genetic test is not specific for Impressive or any other bloodline.
The test is 100% accurate for the mutation that causes HYPP, and to
date, only this mutation, and the disease, HYPP, have been
identified in descendants of Impressive. The test was validated in
this bloodline, because that is the bloodline where veterinarians and
horse owners world-wide were seeing disease. We have not been able
to trace the mutation further in the Quarter Horse breed, but if the mutation
arose from parents of Impressive, then we would be able to detect it.
In humans, and theoretically in horses, other mutations in the sodium
channel could cause HYPP. We have not experienced this in horses
(that veterinarians have seen HYPP in other bloodlines). If this
occurs in the future, then sequencing studies could reveal another
mutation and another test could be developed. The test identifies
the specific genetic mutation that causes an amino acid substitution
in an important portion of the skeletal muscle sodium channel.
I hope this helps. Let me know if anything needs to be clarified
further. This disease is not good for the overall health of the
horse. If people would just see this, then I don't think there would
be so much controversy.
Sharon Spier, DVM, PhD
Conclusive evidence of a stock breed association that has chosen to decline registration to HYPP positive horses is the Appaloosa Horse Club of Canada (ApHCC). This club sent the vote to its membership. 90% of the ApHCC members returned their ballots with an 85% vote in favor of the following rule change:
C. Genetic Disorders
1. Effective 01 January 2000, any horse applying for identification or registration in the Register of Appaloosa Horses and carrying a known and/or identified genetic disorder, including, but not limited to HYPP (Hyperkalemic Periodic Paralysis) and SCID (Severe Combined Immunodeficiency), shall only be eligible for entry into the Register of Appaloosa Horses upon receipt by the ApHCC of Application for Pedigree Registration/Identification and veterinary verification that the horse is a gelding or spayed mare.
2. Effective 01 January 2002, any horse applying for identification or registration in the Register of Appaloosa Horses and carrying a known and/or identified genetic disorder, including but not limited to HYPP (Hyperkalemic Periodic Paralysis) and SCID (Severe Immunodeficiency), shall be denied identification or registration with the ApHCC.
AQHA halter trainers and breeders have asked for 20 years to end the breeding cycles of HYPP-positive horses. Twenty years will see approximately eight additional generations of HYPP positive horses, which could mean another 100,000 horses affected by HYPP. It is a well-known fact that the practice of halter breeders is to breed N/H to N/H and H/H to N/N, increasing the chances of having positive foals. It is their premise that HYPP N/H and H/H horses are more competitive in the show pen.
When asked “Why HYPP?” there have been two answers from the proponents of HYPP:
1. It is my right and choice as a breeder to breed what I want.
2. I have investments and investors in my business practices that require the breeding of HYPP into halter show horses that win.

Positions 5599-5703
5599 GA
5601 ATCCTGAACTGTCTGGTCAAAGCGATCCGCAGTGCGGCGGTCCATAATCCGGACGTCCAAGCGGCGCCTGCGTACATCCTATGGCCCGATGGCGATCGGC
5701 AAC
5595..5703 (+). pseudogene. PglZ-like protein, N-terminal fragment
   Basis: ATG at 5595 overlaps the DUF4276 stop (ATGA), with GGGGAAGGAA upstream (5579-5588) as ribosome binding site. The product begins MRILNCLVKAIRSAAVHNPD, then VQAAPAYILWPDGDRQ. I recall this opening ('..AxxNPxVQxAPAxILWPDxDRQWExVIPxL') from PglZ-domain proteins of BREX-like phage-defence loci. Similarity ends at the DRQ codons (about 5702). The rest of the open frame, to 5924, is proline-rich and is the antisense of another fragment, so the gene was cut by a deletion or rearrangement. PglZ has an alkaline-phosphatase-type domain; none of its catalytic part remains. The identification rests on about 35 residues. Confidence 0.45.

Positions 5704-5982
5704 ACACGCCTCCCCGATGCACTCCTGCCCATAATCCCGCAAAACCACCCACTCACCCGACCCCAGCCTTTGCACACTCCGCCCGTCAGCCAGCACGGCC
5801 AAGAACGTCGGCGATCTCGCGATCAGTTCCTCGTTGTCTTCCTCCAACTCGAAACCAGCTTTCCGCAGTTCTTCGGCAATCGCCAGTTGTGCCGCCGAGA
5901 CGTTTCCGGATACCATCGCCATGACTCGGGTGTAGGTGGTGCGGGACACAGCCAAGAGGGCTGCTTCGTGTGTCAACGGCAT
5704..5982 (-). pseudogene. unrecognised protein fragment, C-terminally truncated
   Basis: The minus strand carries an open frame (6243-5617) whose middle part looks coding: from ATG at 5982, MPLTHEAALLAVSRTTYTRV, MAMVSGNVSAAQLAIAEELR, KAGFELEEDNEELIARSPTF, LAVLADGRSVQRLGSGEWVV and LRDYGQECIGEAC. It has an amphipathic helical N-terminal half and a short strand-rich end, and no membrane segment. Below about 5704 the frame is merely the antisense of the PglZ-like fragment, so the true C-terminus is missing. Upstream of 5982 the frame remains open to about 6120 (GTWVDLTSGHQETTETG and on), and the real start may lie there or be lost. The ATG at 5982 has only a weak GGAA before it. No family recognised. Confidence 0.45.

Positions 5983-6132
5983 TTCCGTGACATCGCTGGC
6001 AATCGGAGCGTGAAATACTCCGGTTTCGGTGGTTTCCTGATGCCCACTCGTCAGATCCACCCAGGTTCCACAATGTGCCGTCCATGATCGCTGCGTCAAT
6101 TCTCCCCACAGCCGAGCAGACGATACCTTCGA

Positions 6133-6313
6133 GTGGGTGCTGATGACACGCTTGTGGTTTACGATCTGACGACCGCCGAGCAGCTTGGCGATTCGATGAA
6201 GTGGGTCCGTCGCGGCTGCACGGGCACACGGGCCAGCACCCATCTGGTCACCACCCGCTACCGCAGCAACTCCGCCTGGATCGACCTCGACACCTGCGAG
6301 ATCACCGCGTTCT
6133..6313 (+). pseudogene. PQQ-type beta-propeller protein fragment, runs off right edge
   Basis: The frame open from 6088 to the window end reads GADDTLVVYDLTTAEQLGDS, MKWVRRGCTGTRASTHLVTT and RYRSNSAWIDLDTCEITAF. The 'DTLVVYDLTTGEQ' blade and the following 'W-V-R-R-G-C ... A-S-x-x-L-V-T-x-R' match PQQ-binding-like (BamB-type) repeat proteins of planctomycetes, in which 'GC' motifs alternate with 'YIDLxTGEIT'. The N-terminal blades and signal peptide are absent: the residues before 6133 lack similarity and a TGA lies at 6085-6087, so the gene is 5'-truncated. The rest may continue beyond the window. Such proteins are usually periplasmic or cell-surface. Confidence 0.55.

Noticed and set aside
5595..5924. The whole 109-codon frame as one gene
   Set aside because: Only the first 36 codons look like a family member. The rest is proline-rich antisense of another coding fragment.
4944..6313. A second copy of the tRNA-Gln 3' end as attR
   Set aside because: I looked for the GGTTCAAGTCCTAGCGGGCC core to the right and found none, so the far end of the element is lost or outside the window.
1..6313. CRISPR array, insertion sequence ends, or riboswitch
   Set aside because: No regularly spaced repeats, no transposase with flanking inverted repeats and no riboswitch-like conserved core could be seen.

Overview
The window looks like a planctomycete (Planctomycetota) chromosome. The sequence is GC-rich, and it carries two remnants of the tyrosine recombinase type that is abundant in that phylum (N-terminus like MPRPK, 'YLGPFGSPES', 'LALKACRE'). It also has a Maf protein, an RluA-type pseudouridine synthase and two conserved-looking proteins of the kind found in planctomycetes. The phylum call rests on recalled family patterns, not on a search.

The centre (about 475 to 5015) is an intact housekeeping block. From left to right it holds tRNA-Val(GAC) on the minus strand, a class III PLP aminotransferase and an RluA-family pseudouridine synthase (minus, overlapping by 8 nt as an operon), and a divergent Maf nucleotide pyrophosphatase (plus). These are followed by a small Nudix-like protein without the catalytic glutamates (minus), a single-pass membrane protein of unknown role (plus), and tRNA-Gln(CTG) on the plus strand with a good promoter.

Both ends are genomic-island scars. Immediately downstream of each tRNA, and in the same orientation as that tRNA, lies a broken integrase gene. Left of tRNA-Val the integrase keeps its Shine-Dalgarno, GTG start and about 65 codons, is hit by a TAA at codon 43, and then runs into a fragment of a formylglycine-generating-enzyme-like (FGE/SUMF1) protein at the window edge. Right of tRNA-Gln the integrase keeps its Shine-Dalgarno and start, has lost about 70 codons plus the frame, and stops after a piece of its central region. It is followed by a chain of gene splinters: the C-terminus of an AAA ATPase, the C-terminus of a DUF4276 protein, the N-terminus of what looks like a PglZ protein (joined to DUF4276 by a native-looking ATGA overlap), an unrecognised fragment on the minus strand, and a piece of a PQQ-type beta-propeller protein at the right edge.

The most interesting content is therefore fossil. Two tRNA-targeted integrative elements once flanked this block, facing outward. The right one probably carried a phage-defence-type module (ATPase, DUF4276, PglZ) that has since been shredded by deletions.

The argument that the halter task force members presented to AQHA is that they will be hurt financially if they lose breeding monies from their HYPP positive horses. They want the time to retire from the business before HYPP can be eradicated. The second argument is that their horses are treated with medicine that relieves symptoms.
AQHA has years of history promoting the Quarter Horse internationally. It will not benefit AQHA to continue promoting the Quarter Horse that needs a dominant genetic disease to be the consummate halter horse.
The halter industry represents about 2% of the Quarter Horse industry. In years past, halter horse classes were large, well-attended, well-respected events. In years present, the halter horse classes have decreased in size, are rarely attended by many spectators, and have lost much respect in the public arena. The present day halter horse is not a horse that the average AQHA member can own, care for, and show.
Halter and HYPP have become big business for a few select trainers, and the rank and file members of AQHA have flown to events more friendly to their ownership. Plus, our members are hurt physically, financially, and emotionally with nondisclosure, deaths of horses, and injuries to humans due to HYPP positive symptoms and effects.
For halter horses to be “the best of our breeding stock,” it has been disappointing that AQHA has popularized the HYPP-positive horse. I personally believe that AQHA thought its members would voluntarily breed out the HYPP-positive horses in breeding programs with proper education supplied by AQHA research dollars. Rather than move away from this disease, the halter horse industry grasped it and flaunted it. Now, it is up to our association to regulate the eradication of HYPP in our beloved and chosen breed.
HYPP is 100% preventable. UC Davis and other laboratories have a 100% accurate test using blood or DNA from the roots of mane hair. AQHA is proposing to stop breeding positive-HYPP horses to eradicate this genetic disease in future generations, and to prevent the possibility of suffering and death from this terrible disease.
I own and breed halter horses and all-around performance horses. I chose from the onset of information about HYPP to avoid owning and breeding HYPP positive horses; and I love the HYPP N/N Impressive lines. I fully support AQHA President Steve Stevens and the AQHA Executive Committee in their first proposal for the eradication of HYPP in the AQHA registry. I firmly believe that all members of AQHA should have a voice in this decision. The reputation of the American Quarter Horse is not to be manipulated.
N/N Alliance Breeders Association
POLL: Rehabbing the Injured Horse